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Finding Comfort Amid Chaos

By October 12, 2020No Comments

Op-Ed // Senator Brent Hill

The other day a friend of mine called and wanted to talk. I went over to his home and we visited for almost two hours. He is experiencing some anxiety, worried about the challenges facing our country. He is not alone. COVID has disrupted our lives, closed businesses, destroyed jobs, and cancelled weddings, sporting events and other social gatherings. The simple act of donning a facemask in public to protect and comfort our friends around us has turned into a political battle. Demonstrations remind us that racism still exists in this land of the free, while lawless riots remind us that violence is not the solution we seek. We watch fellow Americans lose lives and property in floods, hurricanes and wildfires. And all this while enduring contentious political campaigns plagued with unprecedented levels of incivility.

Add to our national calamities the personal challenges facing each of us and our families, and it’s easy to sink into discouragement, anxiety, fear and even anger. But those negative emotions must not detract from our hope in America. I offer four comforting truths to consider during this time of seeming chaos.

1. God cares about this nation

When this country was established, our Founders believed it to have a Divine Destiny—that its creation, protection, and mission were part of God’s will. And, indeed, they were right. Time and time again at critical points in our history, when the odds were stacked against us, the hand of the Almighty has preserved this nation. With His help, we have survived wars against insurmountable odds. We have overcome falling stock markets, failing banks, and the bursting of the housing bubble. We have endured corrupt politicians, scandals, impeachments, political maneuvering, and incivility all before. And we will again.

2. There is power in civility

Civility is the antidote for social chaos. Thomas Jefferson explained that, “civility is not a tactic or a sentiment. It is the determined choice of trust over cynicism, of community over chaos.” A thriving nation is dependent upon a civil society. Civil discourse is the very foundation of human relationships and cooperative solutions. Incivility can be enormously costly and painful to us as individuals and as a nation. It makes us unhappy, unhealthy and ugly—even to those who agree with us. George W. Bush reminds us that, “America, at its best, matches a commitment to principle with a concern for civility. A civil society demands from each of us good will and respect, fair dealing and forgiveness.”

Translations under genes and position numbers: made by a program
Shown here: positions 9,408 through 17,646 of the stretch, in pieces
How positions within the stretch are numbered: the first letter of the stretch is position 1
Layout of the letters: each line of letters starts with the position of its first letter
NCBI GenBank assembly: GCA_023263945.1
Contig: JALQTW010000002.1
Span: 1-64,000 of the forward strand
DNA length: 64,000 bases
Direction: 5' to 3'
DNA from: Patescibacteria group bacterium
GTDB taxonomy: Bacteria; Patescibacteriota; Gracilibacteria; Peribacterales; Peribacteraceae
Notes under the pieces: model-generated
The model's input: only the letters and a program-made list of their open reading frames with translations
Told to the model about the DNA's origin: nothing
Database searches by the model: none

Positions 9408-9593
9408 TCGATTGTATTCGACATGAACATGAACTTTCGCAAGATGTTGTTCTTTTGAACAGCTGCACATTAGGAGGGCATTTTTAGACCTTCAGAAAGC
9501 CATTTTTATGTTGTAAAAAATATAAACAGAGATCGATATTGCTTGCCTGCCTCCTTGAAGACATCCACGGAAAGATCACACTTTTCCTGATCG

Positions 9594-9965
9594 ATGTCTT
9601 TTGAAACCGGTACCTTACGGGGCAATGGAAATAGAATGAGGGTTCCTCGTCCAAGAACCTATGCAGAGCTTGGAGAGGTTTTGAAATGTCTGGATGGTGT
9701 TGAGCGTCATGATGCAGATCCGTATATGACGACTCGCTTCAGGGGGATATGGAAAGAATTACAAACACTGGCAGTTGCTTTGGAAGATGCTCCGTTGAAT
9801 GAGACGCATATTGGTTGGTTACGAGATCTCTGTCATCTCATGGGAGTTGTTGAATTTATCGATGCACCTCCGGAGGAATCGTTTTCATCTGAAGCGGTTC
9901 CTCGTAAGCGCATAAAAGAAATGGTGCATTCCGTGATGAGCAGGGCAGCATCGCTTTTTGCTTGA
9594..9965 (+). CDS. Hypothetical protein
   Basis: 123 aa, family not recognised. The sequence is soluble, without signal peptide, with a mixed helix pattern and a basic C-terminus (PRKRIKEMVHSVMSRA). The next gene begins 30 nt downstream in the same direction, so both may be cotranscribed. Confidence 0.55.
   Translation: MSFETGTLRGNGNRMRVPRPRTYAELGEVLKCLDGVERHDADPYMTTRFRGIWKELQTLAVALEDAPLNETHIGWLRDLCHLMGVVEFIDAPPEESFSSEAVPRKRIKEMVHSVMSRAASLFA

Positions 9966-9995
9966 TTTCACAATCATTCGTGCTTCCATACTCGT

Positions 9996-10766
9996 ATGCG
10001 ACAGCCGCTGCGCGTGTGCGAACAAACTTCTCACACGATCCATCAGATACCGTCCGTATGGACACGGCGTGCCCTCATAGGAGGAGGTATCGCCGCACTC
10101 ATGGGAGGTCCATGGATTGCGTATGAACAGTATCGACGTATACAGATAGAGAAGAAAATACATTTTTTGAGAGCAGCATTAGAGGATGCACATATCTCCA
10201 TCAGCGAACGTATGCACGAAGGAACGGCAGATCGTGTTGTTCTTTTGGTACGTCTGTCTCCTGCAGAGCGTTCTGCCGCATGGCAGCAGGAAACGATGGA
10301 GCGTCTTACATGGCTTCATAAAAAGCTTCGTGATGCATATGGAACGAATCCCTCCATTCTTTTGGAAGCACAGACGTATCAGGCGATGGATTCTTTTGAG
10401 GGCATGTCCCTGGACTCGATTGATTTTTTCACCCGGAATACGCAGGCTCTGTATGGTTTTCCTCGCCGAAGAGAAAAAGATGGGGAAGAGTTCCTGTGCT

3. Unity is strength. Division is weakness

So many of us have sorted our social lives along ideological lines, avoiding places where people disagree with us and news/social media with opposing viewpoints. Consequently, we start to believe that everyone—at least the rational ones—agree with us and, if someone advocates different ideas, he must be irrational, perverted, and worthy of our contempt. He becomes the enemy and when we treat our fellow Americans as enemies, our nation becomes divided…and weak. Ample media outlets stand ready to fuel our contempt and divide our citizenry with conspiracy theories, misinformation, scaremongering, and character assassination.

We need healing, not injury; unity, not division. Arthur Brooks asserts that the attitude that some deserve our contempt because they disagree with us is wrong and dangerous. We must recognize that other reasonable, moral people can reach different conclusions. We should see one another not as political labels but as fellow Americans who care about our country. John F. Kennedy admonished us to “let both sides explore what problems unite us instead of belaboring those problems which divide us.”

4. We are not enemies, but friends

Abraham Lincoln led this nation through the most chaotic time in its history. Ideologies had collided and brother had turned against brother. In his first inaugural address, Lincoln provided counsel for then and now: “We are not enemies, but friends. We must not be enemies. Though passion may have strained, it must not break our bonds of affection. The mystic chords of memory, stretching from every battlefield and patriot grave to every living heart and hearthstone all over this broad land, will yet swell the chorus of the Union when again touched, as surely they will be, by better angels of our nature.”


It is by arousing the better angels within us that we find comfort amid chaos.